Article Date: 3/1/2011

Yes, we Treat Pink Eye
Marketing fundamentals

Yes, we Treat Pink Eye

Build patient awareness of all the services you offer via a report card.

Leah Colby, O.D.

Our practice has struggled with the challenge of how to increase our patient's awareness of what we do medically. After 15 years in practice, I've gotten much better at controlling my blood pressure when patients tell me they got a prescription for sulfacetamide for pink eye from the local urgent-care provider.

I've also built my practice on the concept of “over-educating” patients on their vision and/or eye condition because I think educated patients become compliant, make the right eyewear choices and forge long-term relationships with a practice.

The “Exam Summary”

We created an Exam Report Card. The “Exam Summary” side of our report card is broken into five sections that address commonly asked questions or follow-up issues. (See figure 1, below.) The first section includes when/how often patients must wear glasses. The second section addresses the patient's eye health. We list diseases and can provide a secondary handout with detailed information, which reinforces the diagnosis and treatment plan of a disease. A “Have a Physical” box reminds patients to follow up on their cholesterol, blood pressure or other possible diseases found during the eye exam.

Figure 1. Shown is the Exam Summary side of the Exam Report Card.

The third section explains eye-wear material, type and enhancements that we prescribe. We always page our opticians to the exam room so we can summarize our findings to them in front of the patient. This hand-off of authority and the report card reinforce our recommendations.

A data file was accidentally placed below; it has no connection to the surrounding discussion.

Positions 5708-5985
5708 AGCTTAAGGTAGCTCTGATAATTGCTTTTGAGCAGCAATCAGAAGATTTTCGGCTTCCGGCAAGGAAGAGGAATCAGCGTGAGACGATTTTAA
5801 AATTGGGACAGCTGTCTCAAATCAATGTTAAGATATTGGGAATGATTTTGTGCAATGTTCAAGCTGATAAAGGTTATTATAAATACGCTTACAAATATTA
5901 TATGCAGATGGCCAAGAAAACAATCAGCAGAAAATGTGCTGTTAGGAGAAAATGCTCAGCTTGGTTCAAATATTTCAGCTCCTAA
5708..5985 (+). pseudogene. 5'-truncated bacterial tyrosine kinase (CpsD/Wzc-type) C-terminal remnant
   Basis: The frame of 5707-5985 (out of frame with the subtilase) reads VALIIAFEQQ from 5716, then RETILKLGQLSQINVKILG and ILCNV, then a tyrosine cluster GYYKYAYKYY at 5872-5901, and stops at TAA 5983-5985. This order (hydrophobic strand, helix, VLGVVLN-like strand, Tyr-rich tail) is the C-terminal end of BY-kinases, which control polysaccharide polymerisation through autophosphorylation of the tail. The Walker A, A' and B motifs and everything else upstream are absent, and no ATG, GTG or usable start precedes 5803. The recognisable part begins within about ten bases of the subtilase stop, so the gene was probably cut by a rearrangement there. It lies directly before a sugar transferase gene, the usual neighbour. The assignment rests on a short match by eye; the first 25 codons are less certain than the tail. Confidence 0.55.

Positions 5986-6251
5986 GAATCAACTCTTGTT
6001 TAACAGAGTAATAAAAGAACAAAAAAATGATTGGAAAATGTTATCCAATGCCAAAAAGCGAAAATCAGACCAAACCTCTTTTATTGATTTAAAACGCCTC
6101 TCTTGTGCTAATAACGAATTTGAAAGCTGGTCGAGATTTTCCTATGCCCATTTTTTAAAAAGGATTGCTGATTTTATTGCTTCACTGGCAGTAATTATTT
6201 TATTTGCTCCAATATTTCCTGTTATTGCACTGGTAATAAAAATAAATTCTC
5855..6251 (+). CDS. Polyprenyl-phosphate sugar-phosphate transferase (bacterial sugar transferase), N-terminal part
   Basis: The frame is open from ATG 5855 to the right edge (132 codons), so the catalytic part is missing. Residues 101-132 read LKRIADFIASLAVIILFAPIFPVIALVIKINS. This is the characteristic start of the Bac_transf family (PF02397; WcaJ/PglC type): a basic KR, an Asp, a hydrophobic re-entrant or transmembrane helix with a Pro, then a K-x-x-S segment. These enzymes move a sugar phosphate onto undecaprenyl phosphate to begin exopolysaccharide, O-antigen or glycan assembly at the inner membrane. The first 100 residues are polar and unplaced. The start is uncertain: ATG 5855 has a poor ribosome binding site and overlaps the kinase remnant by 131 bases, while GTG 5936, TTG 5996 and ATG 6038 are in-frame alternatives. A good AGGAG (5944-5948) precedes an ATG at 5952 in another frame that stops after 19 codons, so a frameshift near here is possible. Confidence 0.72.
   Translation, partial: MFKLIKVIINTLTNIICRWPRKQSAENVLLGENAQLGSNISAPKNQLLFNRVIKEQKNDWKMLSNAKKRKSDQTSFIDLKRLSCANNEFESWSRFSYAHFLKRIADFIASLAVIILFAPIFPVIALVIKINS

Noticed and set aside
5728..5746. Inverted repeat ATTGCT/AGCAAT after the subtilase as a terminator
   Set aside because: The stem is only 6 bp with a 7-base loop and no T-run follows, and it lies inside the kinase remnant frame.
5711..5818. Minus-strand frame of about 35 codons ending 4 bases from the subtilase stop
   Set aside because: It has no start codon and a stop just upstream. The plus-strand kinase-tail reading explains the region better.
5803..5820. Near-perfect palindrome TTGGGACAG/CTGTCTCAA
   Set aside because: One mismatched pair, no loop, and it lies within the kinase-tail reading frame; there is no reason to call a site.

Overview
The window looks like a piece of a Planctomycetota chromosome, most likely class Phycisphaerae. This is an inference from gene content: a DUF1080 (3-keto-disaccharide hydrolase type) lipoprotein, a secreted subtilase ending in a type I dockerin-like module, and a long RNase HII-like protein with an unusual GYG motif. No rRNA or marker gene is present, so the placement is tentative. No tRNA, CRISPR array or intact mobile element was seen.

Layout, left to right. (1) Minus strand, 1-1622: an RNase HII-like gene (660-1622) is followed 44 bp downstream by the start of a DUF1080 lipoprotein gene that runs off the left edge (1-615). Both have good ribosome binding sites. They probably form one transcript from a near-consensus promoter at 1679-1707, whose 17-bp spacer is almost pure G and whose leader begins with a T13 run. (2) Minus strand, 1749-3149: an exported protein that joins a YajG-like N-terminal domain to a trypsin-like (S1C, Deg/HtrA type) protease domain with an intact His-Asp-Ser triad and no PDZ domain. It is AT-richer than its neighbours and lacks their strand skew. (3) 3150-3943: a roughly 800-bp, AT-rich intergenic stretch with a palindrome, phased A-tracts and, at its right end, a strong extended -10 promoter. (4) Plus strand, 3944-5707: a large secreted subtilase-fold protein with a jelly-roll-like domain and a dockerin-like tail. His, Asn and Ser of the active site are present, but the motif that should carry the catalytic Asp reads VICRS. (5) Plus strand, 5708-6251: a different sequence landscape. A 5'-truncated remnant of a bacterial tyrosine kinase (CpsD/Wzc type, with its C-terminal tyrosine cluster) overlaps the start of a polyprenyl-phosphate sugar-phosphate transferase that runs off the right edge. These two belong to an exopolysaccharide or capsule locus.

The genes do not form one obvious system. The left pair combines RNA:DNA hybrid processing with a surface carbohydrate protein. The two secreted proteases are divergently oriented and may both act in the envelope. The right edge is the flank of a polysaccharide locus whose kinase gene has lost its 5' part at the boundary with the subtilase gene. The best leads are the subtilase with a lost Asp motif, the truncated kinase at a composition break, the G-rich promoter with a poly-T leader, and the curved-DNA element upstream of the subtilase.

The fourth section includes the patient's actual prescription (e.g. myopia, for instance). Also, we provide the definitions of the various refractive errors in layman's terms.

The final section includes a summary of recommendations that we typically already addressed during the exam. It's another way to plant the seed of alternative refractive corrections as patients plan for their future visual corrections.

On the opposite side of the card, we include our mission statement and emergency services, so patients will know they can see us for medical eye care as well. Hours and after hours contact information also appear on the card.

At each exam's end, I tell the patient we are medical optometrists—we can see them for pink eye, emergencies or eye trauma. I am amazed at the surprised reactions of patients who have no idea that an optometrist can provide these services.

Click here for a PDF version of the Exam Report Card. Feel free to use, change and make the report card your own.

Remember, education is power and creating a powerful impression with your patient leads to a long-term powerful relationship. OM


DR. COLBY OPERATES EYEWEST VISION CLINIC AND OPTICAL IN ROGERS, MINN. SHE WAS NAMED THE “YOUNG OPTOMETRIST OF THE YEAR” BY THE MINNESOTA OPTOMETRIC ASSOCIATION. TO COMMENT ON THIS ARTICLE, E-MAIL OPTOMETRICMANAGEMENT@GMAIL.COM.

Optometric Management, Issue: March 2011